I read the summary of the Air France crash this morning and I am sadly dismayed at the implications. I am a pilot and have been for 50 years, and I am amazed at the similarity between this crash and the Buffalo airline crash.
In both you had the crew reacting to a loss of altitude by pulling up and stalling the aircraft, not once but several times. The Air France crew at the controls were in instrument conditions, and the auto pilot was turned off or disengaged after some turbulence was encountered. The co-pilot took the controls, the aircraft rolled to the right and the co-pilot pulled the nose up twice each time getting a stall warning. This was enough to initiate a stall into a spin, as every student pilot is taught. There must have been a temporary recovery, but then there was another stall and the aircraft rolled left to right, while losing altitude rapidly, indicating a flat spin, which became fatal. The aircrew was having difficulty determining airspeed, due to a possible iced up pitot tube.
This whole scenario is indicative of something student instrument pilots are taught, partial panel emergencies, and switching on the pitot heater when entering instrument weather, especially in a humid climate where icing is common at altitude. This is a failure of training, and basic stall control training at that. Spins are no longer taught in flight schools, and as a result many instructors have never practiced one to learn how to get out of it. Years ago it was part of the basic flying instruction. Removing it was a big mistake. But the continual pulling the yoke or nose up is inexcusable; it will always lead to a stall.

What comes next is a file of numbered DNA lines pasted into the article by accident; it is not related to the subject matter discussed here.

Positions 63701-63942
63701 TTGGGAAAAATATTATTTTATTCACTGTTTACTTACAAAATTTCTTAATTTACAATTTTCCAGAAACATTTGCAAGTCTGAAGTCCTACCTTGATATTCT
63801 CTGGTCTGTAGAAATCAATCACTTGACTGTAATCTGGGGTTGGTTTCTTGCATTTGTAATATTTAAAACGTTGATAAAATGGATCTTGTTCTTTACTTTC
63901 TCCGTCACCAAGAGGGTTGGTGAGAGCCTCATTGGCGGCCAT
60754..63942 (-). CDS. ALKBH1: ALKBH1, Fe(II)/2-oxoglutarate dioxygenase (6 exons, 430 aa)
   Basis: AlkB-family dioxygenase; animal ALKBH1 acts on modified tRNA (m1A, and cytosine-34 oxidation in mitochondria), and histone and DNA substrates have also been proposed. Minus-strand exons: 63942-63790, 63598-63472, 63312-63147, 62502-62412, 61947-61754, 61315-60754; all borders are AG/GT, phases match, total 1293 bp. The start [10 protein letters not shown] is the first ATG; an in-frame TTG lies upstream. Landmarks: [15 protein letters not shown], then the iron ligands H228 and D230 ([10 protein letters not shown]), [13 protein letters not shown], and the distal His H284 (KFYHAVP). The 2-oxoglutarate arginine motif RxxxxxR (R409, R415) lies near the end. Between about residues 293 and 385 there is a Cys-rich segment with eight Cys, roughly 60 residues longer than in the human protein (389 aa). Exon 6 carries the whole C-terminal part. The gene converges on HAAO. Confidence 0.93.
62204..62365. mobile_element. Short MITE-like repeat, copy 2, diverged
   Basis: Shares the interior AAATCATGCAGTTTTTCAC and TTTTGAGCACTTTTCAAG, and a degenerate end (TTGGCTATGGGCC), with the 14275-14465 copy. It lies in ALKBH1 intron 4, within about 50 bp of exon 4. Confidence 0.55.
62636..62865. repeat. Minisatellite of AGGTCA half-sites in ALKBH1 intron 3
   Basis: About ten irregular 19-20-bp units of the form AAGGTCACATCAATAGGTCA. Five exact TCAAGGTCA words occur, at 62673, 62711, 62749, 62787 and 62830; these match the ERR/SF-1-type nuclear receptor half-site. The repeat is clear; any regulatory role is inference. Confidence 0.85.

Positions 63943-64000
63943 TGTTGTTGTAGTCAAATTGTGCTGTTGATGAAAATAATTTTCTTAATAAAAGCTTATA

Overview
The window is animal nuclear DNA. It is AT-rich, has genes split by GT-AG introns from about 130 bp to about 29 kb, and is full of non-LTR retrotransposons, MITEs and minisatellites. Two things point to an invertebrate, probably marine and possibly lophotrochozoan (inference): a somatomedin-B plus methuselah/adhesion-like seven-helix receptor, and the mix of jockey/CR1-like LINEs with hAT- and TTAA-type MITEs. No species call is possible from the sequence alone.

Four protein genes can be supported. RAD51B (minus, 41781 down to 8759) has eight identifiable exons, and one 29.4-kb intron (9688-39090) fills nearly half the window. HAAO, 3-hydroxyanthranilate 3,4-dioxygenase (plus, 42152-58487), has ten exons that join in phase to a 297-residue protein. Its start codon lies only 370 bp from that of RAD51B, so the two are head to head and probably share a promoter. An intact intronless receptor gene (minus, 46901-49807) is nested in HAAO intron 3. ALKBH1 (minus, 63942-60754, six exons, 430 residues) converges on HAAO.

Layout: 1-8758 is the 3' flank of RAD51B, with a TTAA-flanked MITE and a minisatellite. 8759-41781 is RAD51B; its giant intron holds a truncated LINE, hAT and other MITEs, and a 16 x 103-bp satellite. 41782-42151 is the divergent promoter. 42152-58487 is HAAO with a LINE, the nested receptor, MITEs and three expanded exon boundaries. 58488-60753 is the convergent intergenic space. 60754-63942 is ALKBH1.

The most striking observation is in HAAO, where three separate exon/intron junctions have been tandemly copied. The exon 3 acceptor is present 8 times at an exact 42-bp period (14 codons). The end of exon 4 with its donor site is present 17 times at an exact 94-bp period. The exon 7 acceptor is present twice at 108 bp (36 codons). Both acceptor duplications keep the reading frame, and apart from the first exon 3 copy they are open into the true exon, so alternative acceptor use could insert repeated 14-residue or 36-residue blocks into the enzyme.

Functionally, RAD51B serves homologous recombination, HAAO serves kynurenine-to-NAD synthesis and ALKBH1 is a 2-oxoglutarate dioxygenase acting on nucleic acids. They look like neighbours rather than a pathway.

The lack of an airspeed indication need not be fatal. An aircraft can be flown using the altimeter and the turn and bank indicator and the instrument I will call the rate of climb indicator. The rate of climb indicator is very sensitive to airspeed changes causing altitude change. The correct response in this case would have been to use power for altitude change while attempting to get an airspeed that will give a stable or neutral rate of climb.
I am surprised and dismayed that this type of accident is showing up in commercial aviation and is almost absent in private aviation. Student pilots know better, and club pilots are examined yearly for proficiency. In commercial aviation, pilots may not be familiar with the type aircraft they are flying and do not get hands on testing in an aircraft with an instructor pilot; they rely on a simulator instead which is cheaper for the airline but not as effective. I am sorry to say this is a training problem that has to be addressed, and no amount of legislation will change it. The training has to get more intense for this type of fatal action to stop.
Joseph Schvimmer, Pikesville